It's interesting to watch conservatives show (or at least feign) outrage over a policy that "would have been met with right-wing hosannas under Bush/Cheney," says Steve M. at No More Mister Nice Blog. But even with the grumbling from the Left and Right, "I don't think any of this is going to stop the drone strikes."
I can't really see righties and lefties banding together to do something upliftingly democratic and bipartisan like forcing a reconsideration of the policy via combined public pressure (when was the last time something like that happened in America?) — there are too many people in office, from both parties, who like what's being done by the administration. [No More Mister Nice Blog]
"Outrage is being dutifully ginned up" not just by politicians and pundits — straight reporting on the white paper "clearly assumes that we are supposed to be outraged," too, says Eric Posner at Slate. "But the memo is utterly conventional as legal analysis," and the only thing you need to understand about it, really, is that "Obama administration lawyers have enthusiastically endorsed the once-vilified Bush administration decision to classify security operations against al Qaeda as 'war' rather than as 'law enforcement.'" Congress allowed that by authorizing "war" not just with Afghanistan but with al Qaeda and its affiliates in 2001, and if we are at war with the terrorists, they can be killed on sight. "And it doesn't matter if you're an al Qaeda member who happens to be a U.S. citizen, just as it didn't matter if you were a German soldier who happened to be an American citizen during World War II."
Obama and Bush administration lawyers have stretched the Constitution and traditional rules of international law to accommodate the threat posed by terrorism. Some people will say they violated the law. But given the political consensus supporting these moves within the U.S., it is more accurate to say that the law has evolved. It gives the president the discretion he needs, or at least wants, to address an amorphous threat. Let's hope he uses that discretion wisely. [Slate]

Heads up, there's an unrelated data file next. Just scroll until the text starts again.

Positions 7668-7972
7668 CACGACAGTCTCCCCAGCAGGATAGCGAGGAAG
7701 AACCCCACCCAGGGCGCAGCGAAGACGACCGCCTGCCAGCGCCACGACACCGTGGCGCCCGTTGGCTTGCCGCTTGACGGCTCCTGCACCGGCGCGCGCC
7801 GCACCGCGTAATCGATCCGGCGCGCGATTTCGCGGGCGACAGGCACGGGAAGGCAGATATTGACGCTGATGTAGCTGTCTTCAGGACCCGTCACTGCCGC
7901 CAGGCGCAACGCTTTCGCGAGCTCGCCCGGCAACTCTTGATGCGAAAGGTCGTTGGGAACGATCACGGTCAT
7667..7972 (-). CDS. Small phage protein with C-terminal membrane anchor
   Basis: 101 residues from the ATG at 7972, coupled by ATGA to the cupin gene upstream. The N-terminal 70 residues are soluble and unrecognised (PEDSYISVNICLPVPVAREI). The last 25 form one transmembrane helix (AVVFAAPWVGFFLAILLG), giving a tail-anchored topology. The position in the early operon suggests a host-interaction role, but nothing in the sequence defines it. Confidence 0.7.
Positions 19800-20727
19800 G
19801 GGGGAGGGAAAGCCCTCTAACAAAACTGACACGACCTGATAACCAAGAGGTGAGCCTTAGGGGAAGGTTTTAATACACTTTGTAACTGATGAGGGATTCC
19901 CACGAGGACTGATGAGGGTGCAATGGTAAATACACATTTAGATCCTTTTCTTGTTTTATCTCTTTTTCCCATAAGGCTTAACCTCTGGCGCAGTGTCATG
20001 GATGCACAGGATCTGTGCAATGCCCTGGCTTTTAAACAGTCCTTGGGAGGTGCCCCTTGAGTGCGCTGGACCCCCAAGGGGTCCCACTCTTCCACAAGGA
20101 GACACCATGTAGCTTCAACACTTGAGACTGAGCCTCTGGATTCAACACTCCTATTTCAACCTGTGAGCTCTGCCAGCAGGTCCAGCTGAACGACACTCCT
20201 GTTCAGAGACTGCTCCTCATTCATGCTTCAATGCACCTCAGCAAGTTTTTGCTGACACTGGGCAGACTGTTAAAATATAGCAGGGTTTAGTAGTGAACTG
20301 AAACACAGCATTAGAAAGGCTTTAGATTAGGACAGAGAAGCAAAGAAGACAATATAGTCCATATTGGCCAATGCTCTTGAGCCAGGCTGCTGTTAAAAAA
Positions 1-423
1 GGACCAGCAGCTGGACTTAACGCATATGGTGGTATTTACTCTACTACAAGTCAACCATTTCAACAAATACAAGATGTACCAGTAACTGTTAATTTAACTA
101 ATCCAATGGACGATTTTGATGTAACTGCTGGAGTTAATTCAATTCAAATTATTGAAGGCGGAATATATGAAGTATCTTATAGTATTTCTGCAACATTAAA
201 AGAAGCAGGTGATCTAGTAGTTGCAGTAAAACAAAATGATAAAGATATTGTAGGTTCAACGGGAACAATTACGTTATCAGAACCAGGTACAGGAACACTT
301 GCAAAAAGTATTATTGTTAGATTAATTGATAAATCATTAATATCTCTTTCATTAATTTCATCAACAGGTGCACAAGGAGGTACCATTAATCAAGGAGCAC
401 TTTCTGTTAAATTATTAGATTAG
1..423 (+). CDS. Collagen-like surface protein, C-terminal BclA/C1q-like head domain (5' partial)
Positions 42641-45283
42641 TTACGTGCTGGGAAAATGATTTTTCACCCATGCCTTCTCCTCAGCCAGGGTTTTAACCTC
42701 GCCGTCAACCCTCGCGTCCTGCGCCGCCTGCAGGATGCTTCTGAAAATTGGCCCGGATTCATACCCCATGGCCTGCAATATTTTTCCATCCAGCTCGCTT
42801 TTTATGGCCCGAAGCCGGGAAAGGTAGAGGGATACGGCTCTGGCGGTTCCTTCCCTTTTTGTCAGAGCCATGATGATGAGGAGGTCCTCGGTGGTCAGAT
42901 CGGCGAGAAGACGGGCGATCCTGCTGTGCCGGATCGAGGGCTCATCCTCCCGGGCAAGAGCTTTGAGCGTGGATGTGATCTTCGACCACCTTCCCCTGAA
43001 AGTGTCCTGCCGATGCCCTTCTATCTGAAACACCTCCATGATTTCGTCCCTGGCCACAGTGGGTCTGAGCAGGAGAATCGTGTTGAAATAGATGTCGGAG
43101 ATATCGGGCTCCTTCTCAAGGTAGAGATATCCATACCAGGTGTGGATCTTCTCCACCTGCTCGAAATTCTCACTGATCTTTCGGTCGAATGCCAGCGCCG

"The U.S. is, in effect, waging two different drone wars," one run by the Pentagon, mainly in places like Yemen and Somalia, and the other carried out by the CIA in Afghanistan and, more often, Pakistan, says Bloomberg View in an editorial. The military's drone program is "operated by military professionals, trained in and bound by international and U.S. military law," and thus "much more appropriate." There are lots of things Congress and the Obama team can and should change — making the goal to capture, not kill, terrorists, say, and codifying the rules for drone warfare internationally — but getting the CIA out of the drone game is a key first step.
Limiting the CIA's role to intelligence sharing and putting the program under Title 10 of the U.S. Code, which lays out the role of the military, would increase congressional oversight and transparency while still allowing necessary secrecy. And it would get the U.S. out of the ridiculous situation in which the only way for the administration to be honest with the public is to leak information about supposedly covert operations. [Bloomberg]